retail news in context, analysis with attitude

Good piece in the Wall Street Journal about improved foodservice options at supermarkets and convenience stores, which are hoping to "woo eaters from traditional restaurants and burger joints and lead them to buy other goods the stores sell as well."

According to the story, "Sales of prepared foods and baked goods at Whole Foods Market Inc., which pioneered the sale of fresh-cooked items in its stores, more than doubled to $2.7 billion in fiscal 2014 from $1.3 billion in 2007. That puts Whole Foods on a par with restaurant companies like Chipotle Mexican Grill Inc., whose sales were $3.2 billion last year. Other grocery chains are following suit. Industry giant Kroger Co. is experimenting with putting grilling stations between its meat and seafood areas, and Mariano’s, a Chicago-area unit of Roundy’s Inc., has opened new outlets with sushi counters and oyster bars.

"Meanwhile, Sheetz Inc., a chain of 487 convenience stores and gas stations, has rolled out barista stations that offer fruit smoothies and coffee drinks, as well as full-service kitchens that can make items like mozzarella sticks and burritos and provide in-store seating. And Wawa Inc.’s more than 650 convenience stores have counters that make items from French onion soup to custom-ordered sandwiches. The Wawa, Pa., company aims to compete with fast-casual chains like Panera Bread Co. in terms of quality, but at fast-food prices, says Mike Sherlock, vice president of fresh food and beverage."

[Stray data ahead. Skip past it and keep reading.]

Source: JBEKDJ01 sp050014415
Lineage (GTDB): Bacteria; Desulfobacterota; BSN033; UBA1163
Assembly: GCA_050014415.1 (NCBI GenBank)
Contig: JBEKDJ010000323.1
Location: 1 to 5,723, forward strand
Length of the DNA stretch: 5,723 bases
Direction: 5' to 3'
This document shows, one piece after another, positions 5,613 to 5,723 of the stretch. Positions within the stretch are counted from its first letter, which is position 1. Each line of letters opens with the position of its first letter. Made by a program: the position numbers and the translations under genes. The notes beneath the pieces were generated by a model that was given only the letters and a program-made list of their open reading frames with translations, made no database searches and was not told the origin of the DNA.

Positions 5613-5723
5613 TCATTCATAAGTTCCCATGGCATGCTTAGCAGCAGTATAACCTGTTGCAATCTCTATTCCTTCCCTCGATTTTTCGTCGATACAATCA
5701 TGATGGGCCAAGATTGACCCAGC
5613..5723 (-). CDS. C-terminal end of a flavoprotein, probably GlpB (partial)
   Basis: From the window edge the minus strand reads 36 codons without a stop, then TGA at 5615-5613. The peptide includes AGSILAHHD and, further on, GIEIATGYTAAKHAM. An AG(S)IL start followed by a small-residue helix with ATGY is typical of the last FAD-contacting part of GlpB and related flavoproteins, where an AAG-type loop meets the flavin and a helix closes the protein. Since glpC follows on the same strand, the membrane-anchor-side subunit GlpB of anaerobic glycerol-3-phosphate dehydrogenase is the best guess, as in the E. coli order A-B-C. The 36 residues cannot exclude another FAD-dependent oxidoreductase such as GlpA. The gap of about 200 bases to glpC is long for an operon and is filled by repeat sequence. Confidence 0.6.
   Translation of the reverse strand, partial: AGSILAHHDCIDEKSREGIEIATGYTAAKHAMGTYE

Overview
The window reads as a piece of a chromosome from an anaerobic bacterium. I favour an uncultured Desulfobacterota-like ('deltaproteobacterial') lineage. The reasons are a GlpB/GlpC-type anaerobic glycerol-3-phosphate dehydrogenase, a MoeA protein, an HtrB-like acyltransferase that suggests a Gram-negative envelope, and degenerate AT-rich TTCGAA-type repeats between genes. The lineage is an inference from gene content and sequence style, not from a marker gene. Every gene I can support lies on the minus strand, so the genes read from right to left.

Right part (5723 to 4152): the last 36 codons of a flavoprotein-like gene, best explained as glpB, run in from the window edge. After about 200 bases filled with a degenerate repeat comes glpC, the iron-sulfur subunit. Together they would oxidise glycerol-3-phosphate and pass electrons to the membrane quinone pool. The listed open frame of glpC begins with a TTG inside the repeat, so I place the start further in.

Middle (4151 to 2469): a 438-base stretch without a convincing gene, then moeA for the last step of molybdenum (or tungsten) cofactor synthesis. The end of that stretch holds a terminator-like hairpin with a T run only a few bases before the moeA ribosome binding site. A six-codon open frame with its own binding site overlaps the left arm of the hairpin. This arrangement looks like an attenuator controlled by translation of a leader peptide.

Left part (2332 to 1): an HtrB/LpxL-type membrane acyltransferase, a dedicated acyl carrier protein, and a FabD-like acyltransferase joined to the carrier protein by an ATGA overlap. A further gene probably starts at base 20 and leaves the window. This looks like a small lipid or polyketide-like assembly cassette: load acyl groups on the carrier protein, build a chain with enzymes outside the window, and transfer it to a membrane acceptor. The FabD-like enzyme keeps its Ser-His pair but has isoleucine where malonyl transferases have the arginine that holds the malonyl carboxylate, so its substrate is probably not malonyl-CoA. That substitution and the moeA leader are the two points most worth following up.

The story also quotes Bob Mariano, CEO of Roundy’s, as saying that "that running a restaurant is an entirely different business than running grocery stores. It is more complex and requires employees with a different skill set, he said. It’s hard, he added, to get the interior design right, with lighting, ambiance and seating that will encourage customers to stay. Still, he said, margins are better at the restaurants than at the rest of the grocery store, even when the higher labor costs are taken into account."
KC's View:
In many ways, this is an old story. I've been doing this a lot of years, and it is hard for me to remember a time when food stores were not trying to use foodservice offerings to compete with restaurants. Indeed, there have been consultancies that have built businesses out of helping retailers find ways to do so. (And some of them actually worked.)

I do think, however, that in the current competitive environment, it is critical for food stores to play hardball against the restaurant industry … it is all about share of stomach, and I think increasingly consumers think about getting something to eat, not about patronizing one format or another. It is the businesses that successfully create this kind of belly appeal that have a better shot of long-term success, I think.